Checking Name Service
Name server problems are indicated when the “unknown host” error message is returned by the user’s application. Name server problems can usually be diagnosed with nslookup. Three features of nslookup are particularly important for troubleshooting remote name server problems. These features have the ability to:
Locate the authoritative servers for the remote domain using the NS query.
Obtain all records about the remote host using the ANY query.
Browse all entries in the remote zone using nslookup’s ls and view commands.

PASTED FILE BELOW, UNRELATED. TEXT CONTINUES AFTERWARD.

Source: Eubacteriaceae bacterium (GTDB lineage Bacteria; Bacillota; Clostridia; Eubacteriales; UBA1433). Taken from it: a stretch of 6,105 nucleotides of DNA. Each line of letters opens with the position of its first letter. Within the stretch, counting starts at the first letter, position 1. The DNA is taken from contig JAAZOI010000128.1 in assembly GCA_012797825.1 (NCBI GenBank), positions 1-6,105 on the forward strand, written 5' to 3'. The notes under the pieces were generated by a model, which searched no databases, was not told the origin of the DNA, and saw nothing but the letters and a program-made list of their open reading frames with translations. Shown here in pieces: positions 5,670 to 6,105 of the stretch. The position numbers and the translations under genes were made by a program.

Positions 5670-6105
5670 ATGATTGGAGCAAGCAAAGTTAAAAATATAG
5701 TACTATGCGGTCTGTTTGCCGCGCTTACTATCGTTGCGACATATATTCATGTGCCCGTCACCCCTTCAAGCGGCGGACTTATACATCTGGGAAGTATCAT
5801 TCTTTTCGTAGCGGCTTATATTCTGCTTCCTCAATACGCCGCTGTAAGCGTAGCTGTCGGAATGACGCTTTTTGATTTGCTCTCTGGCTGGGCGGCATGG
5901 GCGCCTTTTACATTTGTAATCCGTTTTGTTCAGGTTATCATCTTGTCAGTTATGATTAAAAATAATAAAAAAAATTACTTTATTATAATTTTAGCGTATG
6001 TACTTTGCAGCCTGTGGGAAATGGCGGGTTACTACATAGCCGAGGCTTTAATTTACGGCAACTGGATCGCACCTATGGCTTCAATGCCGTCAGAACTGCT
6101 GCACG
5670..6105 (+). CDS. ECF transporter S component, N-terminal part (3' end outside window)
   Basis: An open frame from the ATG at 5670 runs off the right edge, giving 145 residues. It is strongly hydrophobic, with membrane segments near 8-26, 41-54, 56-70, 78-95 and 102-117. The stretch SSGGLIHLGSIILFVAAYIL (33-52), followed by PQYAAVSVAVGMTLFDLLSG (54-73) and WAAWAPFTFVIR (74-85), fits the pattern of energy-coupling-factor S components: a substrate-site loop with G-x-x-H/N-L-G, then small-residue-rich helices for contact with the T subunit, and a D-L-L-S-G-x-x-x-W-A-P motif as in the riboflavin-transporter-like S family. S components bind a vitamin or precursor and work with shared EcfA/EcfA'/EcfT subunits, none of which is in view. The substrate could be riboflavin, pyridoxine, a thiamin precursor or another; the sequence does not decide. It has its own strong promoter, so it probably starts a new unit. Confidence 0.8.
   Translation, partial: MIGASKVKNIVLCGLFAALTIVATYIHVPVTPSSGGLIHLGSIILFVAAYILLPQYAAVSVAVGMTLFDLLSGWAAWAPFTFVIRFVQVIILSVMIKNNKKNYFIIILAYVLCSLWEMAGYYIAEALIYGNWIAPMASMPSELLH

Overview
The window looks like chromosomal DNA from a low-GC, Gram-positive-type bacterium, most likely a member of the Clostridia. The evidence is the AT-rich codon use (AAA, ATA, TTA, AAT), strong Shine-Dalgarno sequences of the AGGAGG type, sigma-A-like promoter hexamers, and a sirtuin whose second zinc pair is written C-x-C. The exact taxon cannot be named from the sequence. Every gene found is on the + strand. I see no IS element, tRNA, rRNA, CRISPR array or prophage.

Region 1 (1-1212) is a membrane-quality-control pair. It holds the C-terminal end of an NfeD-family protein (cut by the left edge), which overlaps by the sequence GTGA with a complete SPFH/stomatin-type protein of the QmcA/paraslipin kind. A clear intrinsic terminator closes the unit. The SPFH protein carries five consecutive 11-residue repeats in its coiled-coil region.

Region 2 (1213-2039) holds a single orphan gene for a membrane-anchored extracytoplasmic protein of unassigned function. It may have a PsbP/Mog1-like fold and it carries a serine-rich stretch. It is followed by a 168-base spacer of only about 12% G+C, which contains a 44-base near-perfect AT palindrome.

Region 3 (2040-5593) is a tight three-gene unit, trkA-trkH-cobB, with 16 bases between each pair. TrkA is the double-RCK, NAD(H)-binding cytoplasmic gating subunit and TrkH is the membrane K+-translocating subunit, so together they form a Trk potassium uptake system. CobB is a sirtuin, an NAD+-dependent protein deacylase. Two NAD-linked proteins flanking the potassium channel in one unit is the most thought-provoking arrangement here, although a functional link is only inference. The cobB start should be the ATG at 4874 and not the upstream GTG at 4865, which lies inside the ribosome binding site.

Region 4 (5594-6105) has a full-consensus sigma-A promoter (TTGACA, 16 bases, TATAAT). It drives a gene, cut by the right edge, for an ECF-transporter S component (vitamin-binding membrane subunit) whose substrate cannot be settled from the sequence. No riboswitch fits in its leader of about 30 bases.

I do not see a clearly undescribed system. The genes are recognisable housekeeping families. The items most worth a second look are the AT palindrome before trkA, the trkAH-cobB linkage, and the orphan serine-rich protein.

When troubleshooting a remote server problem, directly query the authoritative servers returned by the NS query. Don’t rely on information returned by non-authoritative servers. If the problems that have been reported are intermittent, query all of the authoritative servers in turn and compare their answers. Intermittent name server problems are sometimes caused by the remote servers returning different answers to the same query.
The ANY query returns all records about a host, thus giving the broadest range of troubleshooting information. Simply knowing what information is (and isn’t) available can solve a lot of problems. For example, if the query returns an MX record but no A record, it is easy to understand why the user couldn’t telnet to that host! Many hosts are accessible to mail that are not accessible by other network services. In this case, the user is confused and is trying to use the remote host in an inappropriate manner.
If you are unable ...